Diabetes and your eyes

Among the many problems uncontrolled diabetes can contribute to are diseases of the eye.

August is Eye Awareness Month, a time when we bring awareness to various eye conditions. Uncontrolled diabetes causes several eye problems. The main point to remember is all forms of diabetic eye disease have the potential to lead to blindness. That alone seems motivation enough to keep blood sugar at safe levels.

Dr. Shawn C. Wilker, with Mid-Florida Eye Center, specializes in diabetic eye care and is board-certified in ophthalmology. He says eye diseases caused by uncontrolled or untreated diabetes are the leading cause of blindness in America.

“There was a major study not long ago that proved maintaining blood-sugar levels and keeping them consistent can prevent complications from diabetes,” Dr. Wilker says. “The two factors that contribute to possible complications are how long the person has had diabetes and how controlled the blood-sugar levels are. I find it very frustrating that people wait too long to get help when they know something is wrong.”

Diabetes testing must be done when the patient is fasting. That means no food or drink for at least eight house prior to the test. A blood-sugar level of less than 100 mg/dL is normal; 100-125 indicates prediabetes; and blood sugar at 200 mg/dL or higher is diabetes. Unfortunately, there are no tangible symptoms of prediabetes, and the main symptoms of diabetes are abnormal thirst and frequent urination.

Sometimes, damage to organs has already begun by the time diabetes is diagnosed, especially with Type 2. Type 1 diabetes usually begins early in life and occurs because the body produces no insulin. With Type 2 diabetes, the body doesn’t use its insulin properly. This often can be controlled with proper diet and exercise. However, there also are oral medications and injections that help the body use glucose properly and keep blood-sugar levels normal.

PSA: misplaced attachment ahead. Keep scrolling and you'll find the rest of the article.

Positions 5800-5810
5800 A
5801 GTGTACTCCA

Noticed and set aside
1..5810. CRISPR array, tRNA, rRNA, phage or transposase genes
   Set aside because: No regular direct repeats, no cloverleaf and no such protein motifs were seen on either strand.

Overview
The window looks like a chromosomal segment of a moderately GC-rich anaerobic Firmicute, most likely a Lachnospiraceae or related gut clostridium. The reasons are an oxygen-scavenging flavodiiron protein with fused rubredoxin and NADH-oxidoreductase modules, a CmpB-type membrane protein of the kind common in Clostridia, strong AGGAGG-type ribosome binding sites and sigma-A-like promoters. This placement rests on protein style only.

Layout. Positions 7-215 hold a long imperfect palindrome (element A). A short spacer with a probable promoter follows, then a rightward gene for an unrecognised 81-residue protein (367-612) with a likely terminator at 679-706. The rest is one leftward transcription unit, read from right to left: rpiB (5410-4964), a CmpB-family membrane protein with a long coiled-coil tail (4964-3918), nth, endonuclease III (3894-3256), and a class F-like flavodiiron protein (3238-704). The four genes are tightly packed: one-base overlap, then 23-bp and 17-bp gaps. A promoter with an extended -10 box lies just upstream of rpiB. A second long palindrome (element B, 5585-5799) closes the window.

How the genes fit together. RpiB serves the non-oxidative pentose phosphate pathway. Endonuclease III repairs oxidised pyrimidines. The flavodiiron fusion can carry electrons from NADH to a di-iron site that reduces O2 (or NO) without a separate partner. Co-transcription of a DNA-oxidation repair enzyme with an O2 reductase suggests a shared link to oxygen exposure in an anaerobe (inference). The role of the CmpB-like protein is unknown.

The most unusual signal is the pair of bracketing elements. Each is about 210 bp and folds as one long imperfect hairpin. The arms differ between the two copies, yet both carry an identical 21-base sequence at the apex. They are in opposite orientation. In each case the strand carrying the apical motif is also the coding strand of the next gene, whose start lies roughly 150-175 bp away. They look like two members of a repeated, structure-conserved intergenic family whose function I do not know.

Though diabetic retinopathy is mentioned most often, there are a number of diseases related to having uncontrolled blood sugar. Among them are macular edema, neovascularization, and neovascular glaucoma.

Macular edema is swelling in the macula, which is in the center of the retina. This fluid build-up causes the macula to swell and thicken, which distorts vision. “The blood vessels start to die off,” Dr. Wilker says. “This means there is no blood flow and the area dies.”

Neovascularization occurs when new blood vessels are created as with diabetic retinopathy. “The body responds by creating new blood vessels, which sounds good. However, they are abnormal and cause bleeding and scar tissue and even blindness,” Dr. Wilker says.

Retinal neovascularization is a tangle of new blood vessels on the retina surface. They bleed spontaneously or with minimal trauma, creating fibrovascular stalks, which eventually may cause the retina to detach.

Neovascular glaucoma is blood vessels growing in the drainage system and fluid continues to increase with no place to go. This will result in the need for major surgery.

“These days, we’re treating more problems with eye injections, like we do with macular degeneration, and they have been shown to reverse damage or improve the problem,” Dr. Wilker says.

“There are still conditions we can’t do a lot about, but that’s not the situation with diabetes. With good care and controlling blood sugar, these things may never happen.”